the weblog of Alan Knox

Do we put the pulpit by the fireplace?

Posted by on Oct 17, 2010 in blog links, gathering | 4 comments

Do we put the pulpit by the fireplace?

Felicity Dale from “Simple Church: A House Church Perspective” has written a very important post called “What’s the difference between a church that meets in a house and a simple/organic/house church?

While I’ve met a few “house church” (or simple/organic/whatever) enthusiasts who demand that the church must meet in a house, most don’t. (For those who do, what do you do with the hall of Tyrannus in Acts 19:9-10?) No, it’s not the place that matters.

So, what matters? How the church relates to one another when they meet together (for one thing).

As Felicity warns:

We suspect that many people in house church still do what they used to do in the buildings–and usually they do it badly. Someone has been asked to lead the worship, another person gives a talk, another is responsible for the kids. Unfortunately, the lone guitarist lacks the professional expertise of the worship band that led worship in the building and the person who gives the sermon hasn’t had hours to prepare a stimulating talk because he’s been working at a job all week. To be honest, we might be better off staying in the building!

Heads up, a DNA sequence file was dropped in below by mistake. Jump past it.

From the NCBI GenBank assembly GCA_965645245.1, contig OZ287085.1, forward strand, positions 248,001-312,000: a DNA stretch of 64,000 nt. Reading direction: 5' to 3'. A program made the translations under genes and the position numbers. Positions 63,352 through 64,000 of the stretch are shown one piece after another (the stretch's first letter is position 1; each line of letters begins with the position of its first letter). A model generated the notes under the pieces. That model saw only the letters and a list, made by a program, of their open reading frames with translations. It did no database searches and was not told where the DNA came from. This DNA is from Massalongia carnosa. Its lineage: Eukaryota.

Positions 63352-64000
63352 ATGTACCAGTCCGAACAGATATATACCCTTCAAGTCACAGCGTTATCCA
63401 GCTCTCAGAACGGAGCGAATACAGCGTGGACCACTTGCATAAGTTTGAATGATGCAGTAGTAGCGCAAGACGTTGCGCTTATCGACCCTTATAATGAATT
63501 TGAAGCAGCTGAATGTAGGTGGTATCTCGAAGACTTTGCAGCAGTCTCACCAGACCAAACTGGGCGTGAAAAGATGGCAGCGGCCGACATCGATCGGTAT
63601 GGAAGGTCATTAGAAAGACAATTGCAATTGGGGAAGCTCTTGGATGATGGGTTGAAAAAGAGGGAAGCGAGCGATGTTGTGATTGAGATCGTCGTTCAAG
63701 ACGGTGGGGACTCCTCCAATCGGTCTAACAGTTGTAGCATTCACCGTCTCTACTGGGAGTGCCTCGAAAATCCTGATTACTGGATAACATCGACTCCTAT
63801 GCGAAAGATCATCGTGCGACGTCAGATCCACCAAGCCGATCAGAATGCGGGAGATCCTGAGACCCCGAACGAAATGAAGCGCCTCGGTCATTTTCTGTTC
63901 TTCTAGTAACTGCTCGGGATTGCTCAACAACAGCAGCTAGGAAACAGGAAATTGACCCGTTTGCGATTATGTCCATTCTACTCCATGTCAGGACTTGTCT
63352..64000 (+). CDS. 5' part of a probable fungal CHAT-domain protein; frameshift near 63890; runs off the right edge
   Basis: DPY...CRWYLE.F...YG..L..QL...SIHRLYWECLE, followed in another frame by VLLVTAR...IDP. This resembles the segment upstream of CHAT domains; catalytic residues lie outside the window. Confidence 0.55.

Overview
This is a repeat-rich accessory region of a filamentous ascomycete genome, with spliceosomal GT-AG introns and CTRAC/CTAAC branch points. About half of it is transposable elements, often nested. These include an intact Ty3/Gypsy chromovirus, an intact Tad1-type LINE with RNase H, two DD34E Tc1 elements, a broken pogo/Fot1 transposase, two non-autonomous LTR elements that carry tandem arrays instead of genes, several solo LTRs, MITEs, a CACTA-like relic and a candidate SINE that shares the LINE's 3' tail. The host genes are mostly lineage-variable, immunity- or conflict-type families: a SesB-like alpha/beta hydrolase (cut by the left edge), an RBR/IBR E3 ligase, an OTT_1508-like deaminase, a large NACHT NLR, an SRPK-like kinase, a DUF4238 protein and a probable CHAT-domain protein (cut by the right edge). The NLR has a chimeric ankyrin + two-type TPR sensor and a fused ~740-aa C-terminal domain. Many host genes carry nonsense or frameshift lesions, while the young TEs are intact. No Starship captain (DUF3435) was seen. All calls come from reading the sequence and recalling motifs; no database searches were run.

Yep. If you’re just going to do the same ol’ thing, then why change location?

If, instead, you start with how the church should meet together (and I think Scripture is a good starting point for this) you might deciding that meeting in a different location would be better. (Or, you might not decide that.)


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  1. 10-17-2010

    How about we put the pulpit IN the fireplace? 🙂

  2. 10-17-2010

    I don’t have a fireplace … oh well, no pulpit then 🙂

  3. 10-17-2010


    Why would we not put the pulpit in the same place that Scripture puts it?

  4. 10-31-2010

    About a decade ago, when I was serving in a multi-staff church, the pastor called all of us on staff to go on a weekend retreat with him, so he could share with us his vision and ministry plans for the church over the next 5 and 10 years.

    We went.

    After the opening prayer time and some food we all sat around on the floor or chairs in the cabin we had been given to stay in. The pastor picked up a music stand and placed his sermon notes on them, then preached to the 8 of us for the next hour.

    It seemed that he was so accustomed to preaching, that he didn’t know how to communicate any other way. After the sermon, we went to dinner. Over pork chops, I asked him what he meant in his sermon when he talked about planting a daughter church, because that was something that was very interesting to me.

    “Let’s not talk about that right now.” He said. “We’re eating.” We never talked about it again.

    The pastor left for another ministry later that year.